It all may sound rather extreme and chaotic, but the truth is that both Dan and I grew up like this—in families that were not wealthy, but that collected, hoarded, loved books like the wondrous treasure that they are. Indeed, this is a typical story for Russian immigrants, like my family—leaving everything else behind, the books we brought along. “A Motherland of Books,” Maria Bloshteyn beautifully dubbed this treasure trove of a library we all carried along. “Because who are you on a new continent, without books?” another immigrant and writer Sasha Vasilyuk poignantly remarked on Twitter, describing how her own mother lovingly packed and shipped their home library from Ukraine to California.

Now that we’re parents, we’re carrying on the family legacy and doing a mighty good job of conditioning our children accordingly. Their rooms too are packed with bookcases and their own books—well-loved and thumbed through regularly. At night, sometimes they ask to keep the light on for just a few more minutes to read in bed. A few minutes later, when I come back to turn off the light, I might find one of my younger book worms passed out asleep, mouth agape, a book still lovingly clutched in hand. I hope that dreams of skiing with Frog and Toad or picking blueberries with Sal follow.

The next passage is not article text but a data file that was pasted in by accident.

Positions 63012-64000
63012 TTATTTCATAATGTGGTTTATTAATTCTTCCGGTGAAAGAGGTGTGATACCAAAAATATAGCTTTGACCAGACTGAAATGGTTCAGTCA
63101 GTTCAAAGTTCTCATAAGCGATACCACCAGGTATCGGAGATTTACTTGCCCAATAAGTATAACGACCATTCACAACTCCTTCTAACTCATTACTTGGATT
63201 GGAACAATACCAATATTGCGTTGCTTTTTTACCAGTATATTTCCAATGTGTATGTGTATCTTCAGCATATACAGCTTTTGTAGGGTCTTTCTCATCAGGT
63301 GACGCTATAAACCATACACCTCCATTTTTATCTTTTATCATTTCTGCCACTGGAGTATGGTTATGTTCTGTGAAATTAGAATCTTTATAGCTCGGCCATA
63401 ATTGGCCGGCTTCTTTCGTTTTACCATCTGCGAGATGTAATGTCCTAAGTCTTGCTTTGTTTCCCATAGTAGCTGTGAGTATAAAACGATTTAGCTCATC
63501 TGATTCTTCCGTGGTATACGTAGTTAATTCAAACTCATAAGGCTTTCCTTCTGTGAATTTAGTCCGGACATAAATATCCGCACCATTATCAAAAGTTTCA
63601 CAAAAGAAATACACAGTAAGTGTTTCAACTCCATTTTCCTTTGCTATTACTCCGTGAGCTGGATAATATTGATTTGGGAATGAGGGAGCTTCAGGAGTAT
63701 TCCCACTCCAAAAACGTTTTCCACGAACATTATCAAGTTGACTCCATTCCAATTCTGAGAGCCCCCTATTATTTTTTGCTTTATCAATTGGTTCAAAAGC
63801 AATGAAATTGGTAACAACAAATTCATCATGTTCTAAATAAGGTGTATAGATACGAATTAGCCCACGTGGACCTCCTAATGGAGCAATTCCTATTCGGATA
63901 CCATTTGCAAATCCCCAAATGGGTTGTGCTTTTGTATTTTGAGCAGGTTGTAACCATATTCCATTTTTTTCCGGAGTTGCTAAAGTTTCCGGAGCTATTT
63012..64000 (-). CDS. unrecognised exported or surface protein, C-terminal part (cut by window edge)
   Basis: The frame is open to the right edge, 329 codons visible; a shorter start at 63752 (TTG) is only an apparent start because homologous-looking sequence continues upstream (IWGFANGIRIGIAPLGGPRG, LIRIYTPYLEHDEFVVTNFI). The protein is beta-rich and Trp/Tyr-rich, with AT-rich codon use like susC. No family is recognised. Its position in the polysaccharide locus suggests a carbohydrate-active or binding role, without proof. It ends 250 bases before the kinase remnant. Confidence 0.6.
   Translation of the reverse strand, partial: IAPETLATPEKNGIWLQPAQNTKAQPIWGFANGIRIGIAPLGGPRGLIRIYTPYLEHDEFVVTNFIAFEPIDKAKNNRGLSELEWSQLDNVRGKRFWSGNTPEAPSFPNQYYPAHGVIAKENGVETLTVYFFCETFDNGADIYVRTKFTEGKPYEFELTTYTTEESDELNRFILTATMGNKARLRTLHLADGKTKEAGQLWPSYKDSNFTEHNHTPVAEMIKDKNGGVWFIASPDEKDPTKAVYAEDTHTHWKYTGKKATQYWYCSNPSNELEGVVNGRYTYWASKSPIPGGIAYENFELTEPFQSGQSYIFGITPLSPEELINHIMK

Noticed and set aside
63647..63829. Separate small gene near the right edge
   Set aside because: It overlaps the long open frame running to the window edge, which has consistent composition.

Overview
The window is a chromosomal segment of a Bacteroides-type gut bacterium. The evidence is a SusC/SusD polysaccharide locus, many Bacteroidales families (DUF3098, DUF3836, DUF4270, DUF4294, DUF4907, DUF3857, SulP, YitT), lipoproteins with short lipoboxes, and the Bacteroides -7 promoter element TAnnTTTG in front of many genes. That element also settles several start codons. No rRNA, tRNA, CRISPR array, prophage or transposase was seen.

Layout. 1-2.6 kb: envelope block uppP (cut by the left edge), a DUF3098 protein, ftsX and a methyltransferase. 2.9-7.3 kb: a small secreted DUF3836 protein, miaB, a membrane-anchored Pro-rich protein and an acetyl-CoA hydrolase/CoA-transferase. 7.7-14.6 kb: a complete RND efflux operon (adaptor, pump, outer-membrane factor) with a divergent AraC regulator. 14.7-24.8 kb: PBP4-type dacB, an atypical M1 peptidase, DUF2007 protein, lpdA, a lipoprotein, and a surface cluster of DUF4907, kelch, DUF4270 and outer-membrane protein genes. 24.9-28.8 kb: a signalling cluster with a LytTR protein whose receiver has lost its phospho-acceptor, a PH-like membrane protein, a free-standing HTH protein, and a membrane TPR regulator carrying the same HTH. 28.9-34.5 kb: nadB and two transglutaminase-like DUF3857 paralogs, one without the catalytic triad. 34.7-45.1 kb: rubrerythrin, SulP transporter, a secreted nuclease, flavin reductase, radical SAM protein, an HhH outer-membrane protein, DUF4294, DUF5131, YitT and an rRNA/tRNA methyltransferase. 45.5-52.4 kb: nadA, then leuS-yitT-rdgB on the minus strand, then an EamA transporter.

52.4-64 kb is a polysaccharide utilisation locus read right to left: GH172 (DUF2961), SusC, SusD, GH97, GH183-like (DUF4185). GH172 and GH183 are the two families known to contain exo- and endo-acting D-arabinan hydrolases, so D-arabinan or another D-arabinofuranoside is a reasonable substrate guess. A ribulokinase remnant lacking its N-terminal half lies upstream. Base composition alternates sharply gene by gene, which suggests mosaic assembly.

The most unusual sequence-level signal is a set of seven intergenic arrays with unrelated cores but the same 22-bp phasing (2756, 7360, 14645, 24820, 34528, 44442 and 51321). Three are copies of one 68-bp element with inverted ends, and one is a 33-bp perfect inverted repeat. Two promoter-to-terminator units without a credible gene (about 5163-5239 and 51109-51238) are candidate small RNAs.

Recent statistics about reading in America, however, suggest that this kind of experience is a rarity that is only becoming more unicorn-like. In a recent essay here at FPR Dixie Dillon Lane noted the discomfort that too many college students now exhibit with reading. The way they had originally learned to read did not condition them to be joyful and comfortable readers. And so, they complain even about having to muddle through twenty-five pages a week. Even more damning are the numbers that Brian Miller cited in his own jeremiad on this topic: “More than half of adults in the U.S. did not read a book to its end in the past year, and an astonishing 10 percent have not read a book in more than ten years.”

This is not a good trend—for one thing, as I noted recently, democracies need shared literature. And then there is the simple reality of our human nature: just like God in whose image we are made, we crave beauty and glory, and this includes the beauty of good literature. We feel the lack of such delights in our lives, even if we may struggle to articulate just what precisely we are missing.